Obama Faces Chillier Reception Abroad

President Obama steps back onto the world stage Friday, when he leaves for two economic summits in Asia after a big electoral rebuke.

But his troubles will not ease overseas.

The U.S. and nations abroad are at odds over economic policy. Among the issues, conservative governments in Britain and Germany are pressing for fiscal austerity measures in Europe that Obama's administration is resisting implementing in the U.S.

"The rest of the world is looking more like the tea party," which wants to rein in government spending, according to Kenneth Rogoff, a former chief economist at the International Monetary Fund.

The president's 10-day swing through India, Indonesia, South Korea and Japan was long planned, and has two global economic summits on the schedule—one in Seoul, the other in Yokohama, Japan.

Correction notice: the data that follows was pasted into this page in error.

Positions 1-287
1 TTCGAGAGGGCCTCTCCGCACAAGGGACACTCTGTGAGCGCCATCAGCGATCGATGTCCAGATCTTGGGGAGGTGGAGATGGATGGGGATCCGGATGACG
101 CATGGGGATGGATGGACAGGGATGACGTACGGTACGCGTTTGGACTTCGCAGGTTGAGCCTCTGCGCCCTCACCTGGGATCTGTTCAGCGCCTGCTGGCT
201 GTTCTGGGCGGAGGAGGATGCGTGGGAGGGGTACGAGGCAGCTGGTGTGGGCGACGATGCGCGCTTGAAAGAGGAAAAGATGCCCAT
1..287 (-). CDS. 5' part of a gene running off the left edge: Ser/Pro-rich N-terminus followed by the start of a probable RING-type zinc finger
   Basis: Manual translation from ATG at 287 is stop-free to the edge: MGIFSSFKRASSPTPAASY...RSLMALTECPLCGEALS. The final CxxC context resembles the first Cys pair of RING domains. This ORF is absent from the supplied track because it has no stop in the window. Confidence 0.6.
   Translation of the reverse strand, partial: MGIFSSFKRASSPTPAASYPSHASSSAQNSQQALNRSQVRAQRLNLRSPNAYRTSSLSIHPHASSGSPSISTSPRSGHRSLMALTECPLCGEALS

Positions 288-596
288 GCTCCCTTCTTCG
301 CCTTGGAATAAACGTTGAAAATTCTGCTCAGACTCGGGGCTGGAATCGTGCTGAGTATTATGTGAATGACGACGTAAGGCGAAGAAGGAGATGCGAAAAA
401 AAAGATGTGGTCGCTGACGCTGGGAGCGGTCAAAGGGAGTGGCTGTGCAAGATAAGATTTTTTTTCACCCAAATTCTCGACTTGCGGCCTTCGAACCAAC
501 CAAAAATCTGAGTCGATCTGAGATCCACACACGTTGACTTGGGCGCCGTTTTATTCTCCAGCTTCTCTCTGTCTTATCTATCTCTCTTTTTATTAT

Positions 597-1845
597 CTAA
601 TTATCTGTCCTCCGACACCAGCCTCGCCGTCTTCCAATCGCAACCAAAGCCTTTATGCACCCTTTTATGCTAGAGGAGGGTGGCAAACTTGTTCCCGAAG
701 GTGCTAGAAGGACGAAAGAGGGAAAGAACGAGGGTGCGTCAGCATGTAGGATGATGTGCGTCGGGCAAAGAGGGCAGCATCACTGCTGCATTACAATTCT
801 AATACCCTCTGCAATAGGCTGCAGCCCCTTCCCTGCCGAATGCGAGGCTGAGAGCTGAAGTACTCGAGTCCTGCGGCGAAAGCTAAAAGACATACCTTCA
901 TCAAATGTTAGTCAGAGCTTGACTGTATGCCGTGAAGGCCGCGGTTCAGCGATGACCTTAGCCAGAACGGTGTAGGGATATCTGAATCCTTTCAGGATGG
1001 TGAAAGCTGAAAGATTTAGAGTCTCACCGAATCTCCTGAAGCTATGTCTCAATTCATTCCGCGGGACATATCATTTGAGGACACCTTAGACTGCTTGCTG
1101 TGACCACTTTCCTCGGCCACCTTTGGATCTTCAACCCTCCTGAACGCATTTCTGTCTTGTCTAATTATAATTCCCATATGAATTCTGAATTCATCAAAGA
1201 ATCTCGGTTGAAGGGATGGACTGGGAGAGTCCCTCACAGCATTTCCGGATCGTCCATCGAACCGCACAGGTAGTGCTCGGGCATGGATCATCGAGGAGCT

Obama is scheduled to return before Congress comes back to Washington for a lame-duck session on Nov. 15, when key questions on spending, taxes and arms control are likely to be decided. But in his absence, newly empowered Republican leaders will have the bully pulpit to themselves.

Moreover, the president's pledge to negotiate with Congress over the expiring George W. Bush-era tax cuts will now be put on hold for a week.

White House Press Secretary Robert Gibbs said Thursday the president would stay in the domestic news with several press conferences in Asia.

Obama next week attends the summit of the Group of 20 largest economic powers in Seoul. He will still wield considerable influence.

But two years ago in London, Obama and his economic team were greeted at the G-20 summit as something akin to rock stars. At the G-20 in Seoul next week, "they're not going to have a lot of allies," said Alan Auerbach, an economist at the University of California, Berkeley, who has close ties to the White House.

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